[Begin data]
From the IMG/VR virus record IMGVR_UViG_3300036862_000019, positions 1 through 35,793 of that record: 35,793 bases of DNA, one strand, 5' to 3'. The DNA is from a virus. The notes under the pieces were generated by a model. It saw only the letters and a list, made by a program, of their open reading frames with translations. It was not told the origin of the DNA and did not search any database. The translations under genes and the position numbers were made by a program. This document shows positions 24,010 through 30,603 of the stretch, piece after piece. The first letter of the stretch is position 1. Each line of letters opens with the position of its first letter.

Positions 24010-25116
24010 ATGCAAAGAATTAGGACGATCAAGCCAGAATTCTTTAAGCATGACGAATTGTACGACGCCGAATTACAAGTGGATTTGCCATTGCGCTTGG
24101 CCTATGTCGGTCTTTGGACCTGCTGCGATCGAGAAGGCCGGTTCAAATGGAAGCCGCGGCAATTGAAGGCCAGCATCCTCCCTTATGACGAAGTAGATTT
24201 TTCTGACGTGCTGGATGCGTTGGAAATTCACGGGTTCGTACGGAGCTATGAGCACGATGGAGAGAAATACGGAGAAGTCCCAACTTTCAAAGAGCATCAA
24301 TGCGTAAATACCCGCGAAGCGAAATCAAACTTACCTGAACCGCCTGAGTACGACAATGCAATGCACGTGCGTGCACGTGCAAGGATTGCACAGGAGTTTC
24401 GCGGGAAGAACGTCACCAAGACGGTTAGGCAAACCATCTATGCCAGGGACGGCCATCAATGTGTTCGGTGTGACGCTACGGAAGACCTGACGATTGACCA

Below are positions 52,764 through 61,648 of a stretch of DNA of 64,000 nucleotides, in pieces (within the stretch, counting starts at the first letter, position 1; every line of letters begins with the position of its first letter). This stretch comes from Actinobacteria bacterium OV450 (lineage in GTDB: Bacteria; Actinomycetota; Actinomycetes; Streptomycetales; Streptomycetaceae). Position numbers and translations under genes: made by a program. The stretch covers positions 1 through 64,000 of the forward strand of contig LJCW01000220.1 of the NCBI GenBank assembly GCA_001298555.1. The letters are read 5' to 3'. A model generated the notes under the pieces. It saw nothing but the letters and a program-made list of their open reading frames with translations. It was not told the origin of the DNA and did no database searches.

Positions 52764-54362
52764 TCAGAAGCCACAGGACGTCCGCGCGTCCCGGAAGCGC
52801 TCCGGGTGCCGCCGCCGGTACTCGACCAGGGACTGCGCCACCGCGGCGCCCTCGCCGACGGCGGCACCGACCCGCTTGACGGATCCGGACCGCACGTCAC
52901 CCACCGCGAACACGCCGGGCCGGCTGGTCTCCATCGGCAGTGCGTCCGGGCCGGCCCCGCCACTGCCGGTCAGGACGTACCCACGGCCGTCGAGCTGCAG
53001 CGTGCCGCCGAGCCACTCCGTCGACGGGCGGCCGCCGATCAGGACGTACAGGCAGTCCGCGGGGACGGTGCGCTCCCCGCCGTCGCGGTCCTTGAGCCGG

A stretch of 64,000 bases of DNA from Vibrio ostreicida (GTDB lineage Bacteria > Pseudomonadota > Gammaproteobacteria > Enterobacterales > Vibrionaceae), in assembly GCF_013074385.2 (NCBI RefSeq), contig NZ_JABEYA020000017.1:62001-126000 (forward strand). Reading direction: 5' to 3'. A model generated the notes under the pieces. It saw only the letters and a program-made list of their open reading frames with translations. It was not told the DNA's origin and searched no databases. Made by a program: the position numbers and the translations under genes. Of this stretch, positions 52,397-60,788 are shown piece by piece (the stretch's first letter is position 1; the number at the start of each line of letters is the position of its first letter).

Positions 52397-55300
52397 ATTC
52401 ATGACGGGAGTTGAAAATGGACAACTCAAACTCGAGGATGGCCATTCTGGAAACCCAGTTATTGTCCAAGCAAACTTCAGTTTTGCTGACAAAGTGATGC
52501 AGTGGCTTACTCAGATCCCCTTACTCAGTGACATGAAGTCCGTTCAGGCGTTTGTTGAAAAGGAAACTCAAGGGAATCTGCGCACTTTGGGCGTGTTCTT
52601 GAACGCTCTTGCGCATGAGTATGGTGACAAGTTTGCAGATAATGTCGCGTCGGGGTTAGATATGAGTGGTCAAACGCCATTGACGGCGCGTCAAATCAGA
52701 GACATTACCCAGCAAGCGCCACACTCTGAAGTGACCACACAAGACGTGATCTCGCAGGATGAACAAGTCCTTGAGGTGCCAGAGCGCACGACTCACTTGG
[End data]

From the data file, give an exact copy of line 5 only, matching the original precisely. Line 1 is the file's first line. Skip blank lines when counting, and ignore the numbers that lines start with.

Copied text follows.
24201 TTCTGACGTGCTGGATGCGTTGGAAATTCACGGGTTCGTACGGAGCTATGAGCACGATGGAGAGAAATACGGAGAAGTCCCAACTTTCAAAGAGCATCAA